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During the 1920's physicists came to accept the view that matter is built of only two kinds of elementary particles,electrons and protons, which they often called “negative and positive electrons.” A neutral atom of mass number A and atomic number Z was supposed to contain Aprotons, all in the nucleus, and A negative electrons, in the nucleus and the rest making up the external electron shells of the atom. Their belief that both protons and negative electrons were to be found in the nucleus arose from the observations that protons could be knocked out of light elements by alpha‐particle bombardment, while electrons emerged spontaneously (mostly from very heavy nuclei) in radioactive beta decay. Any other elementary constituent of the atom would have been considered superfluous, and to imagine that another might exist was abhorrent to the prevailing natural philosophy.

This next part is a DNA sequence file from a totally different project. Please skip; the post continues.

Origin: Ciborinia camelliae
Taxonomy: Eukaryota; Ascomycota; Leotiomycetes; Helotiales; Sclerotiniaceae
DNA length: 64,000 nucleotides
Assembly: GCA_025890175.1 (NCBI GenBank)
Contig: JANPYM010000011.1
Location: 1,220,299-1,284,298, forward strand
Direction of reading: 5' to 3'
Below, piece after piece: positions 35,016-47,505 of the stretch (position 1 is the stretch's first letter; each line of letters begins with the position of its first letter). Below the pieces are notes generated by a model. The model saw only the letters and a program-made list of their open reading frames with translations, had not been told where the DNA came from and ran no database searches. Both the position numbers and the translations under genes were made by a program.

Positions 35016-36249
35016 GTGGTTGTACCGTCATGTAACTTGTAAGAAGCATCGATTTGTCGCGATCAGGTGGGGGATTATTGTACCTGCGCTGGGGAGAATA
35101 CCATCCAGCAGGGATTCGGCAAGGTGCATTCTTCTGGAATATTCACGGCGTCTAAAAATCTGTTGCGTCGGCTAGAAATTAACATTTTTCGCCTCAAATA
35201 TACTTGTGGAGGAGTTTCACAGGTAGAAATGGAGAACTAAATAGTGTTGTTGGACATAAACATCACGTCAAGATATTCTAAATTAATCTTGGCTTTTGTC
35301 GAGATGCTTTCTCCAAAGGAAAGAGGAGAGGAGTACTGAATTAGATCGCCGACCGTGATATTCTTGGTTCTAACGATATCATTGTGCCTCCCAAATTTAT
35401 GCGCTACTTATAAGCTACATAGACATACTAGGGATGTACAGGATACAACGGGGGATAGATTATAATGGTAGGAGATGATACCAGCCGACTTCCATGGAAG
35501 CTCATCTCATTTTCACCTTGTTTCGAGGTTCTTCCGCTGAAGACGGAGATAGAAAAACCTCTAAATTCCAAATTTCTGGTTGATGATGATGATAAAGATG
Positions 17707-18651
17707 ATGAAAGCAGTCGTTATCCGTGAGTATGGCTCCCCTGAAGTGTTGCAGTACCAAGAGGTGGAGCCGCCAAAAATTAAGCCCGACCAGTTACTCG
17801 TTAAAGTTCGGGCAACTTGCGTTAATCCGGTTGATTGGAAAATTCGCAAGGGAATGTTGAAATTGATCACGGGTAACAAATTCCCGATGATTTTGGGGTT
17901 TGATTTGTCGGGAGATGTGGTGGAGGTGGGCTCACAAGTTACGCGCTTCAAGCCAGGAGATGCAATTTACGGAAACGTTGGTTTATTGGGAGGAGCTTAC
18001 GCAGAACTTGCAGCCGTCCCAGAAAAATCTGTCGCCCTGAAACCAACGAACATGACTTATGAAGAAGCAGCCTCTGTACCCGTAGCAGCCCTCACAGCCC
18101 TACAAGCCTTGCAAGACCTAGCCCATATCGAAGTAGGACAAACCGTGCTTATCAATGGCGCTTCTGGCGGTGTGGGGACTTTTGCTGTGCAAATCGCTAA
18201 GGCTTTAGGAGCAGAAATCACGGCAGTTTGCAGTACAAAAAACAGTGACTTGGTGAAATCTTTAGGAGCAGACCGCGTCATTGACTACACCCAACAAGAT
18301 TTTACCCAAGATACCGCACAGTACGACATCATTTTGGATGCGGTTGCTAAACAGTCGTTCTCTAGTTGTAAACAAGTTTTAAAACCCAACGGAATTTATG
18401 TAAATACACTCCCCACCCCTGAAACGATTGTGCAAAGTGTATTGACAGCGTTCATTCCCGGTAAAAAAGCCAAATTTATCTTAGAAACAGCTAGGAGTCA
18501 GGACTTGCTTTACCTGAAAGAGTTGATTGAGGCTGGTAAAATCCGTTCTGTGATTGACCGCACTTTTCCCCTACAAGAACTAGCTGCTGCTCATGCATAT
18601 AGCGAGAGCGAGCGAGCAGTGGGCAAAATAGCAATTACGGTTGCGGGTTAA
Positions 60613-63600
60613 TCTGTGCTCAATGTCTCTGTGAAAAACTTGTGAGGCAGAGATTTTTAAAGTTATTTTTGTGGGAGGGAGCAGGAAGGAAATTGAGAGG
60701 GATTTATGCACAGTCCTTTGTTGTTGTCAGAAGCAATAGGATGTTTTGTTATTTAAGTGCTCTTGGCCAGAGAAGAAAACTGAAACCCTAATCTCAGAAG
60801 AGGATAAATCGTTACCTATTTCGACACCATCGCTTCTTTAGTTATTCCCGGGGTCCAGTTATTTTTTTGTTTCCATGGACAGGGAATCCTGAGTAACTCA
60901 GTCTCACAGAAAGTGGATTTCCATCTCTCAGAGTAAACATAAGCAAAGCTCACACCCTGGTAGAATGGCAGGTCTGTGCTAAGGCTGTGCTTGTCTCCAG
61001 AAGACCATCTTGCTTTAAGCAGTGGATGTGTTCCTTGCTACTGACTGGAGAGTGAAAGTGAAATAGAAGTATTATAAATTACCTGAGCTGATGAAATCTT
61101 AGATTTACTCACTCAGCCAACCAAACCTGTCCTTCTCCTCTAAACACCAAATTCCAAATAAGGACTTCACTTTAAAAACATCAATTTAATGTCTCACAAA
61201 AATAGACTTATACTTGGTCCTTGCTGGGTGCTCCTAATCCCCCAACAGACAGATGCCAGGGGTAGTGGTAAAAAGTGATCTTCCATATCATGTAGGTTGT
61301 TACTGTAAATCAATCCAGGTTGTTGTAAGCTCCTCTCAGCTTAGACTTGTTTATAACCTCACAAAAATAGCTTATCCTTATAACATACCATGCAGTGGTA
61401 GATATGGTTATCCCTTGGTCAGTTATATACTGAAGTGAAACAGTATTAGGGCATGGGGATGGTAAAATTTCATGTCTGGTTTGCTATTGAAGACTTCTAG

To avoid anomalies of spin and statistics Pauli suggested in 1930 that a neutral particle of small mass might accompany the electron in nuclear beta decay, calling it (until Chadwick's discovery) the neutron.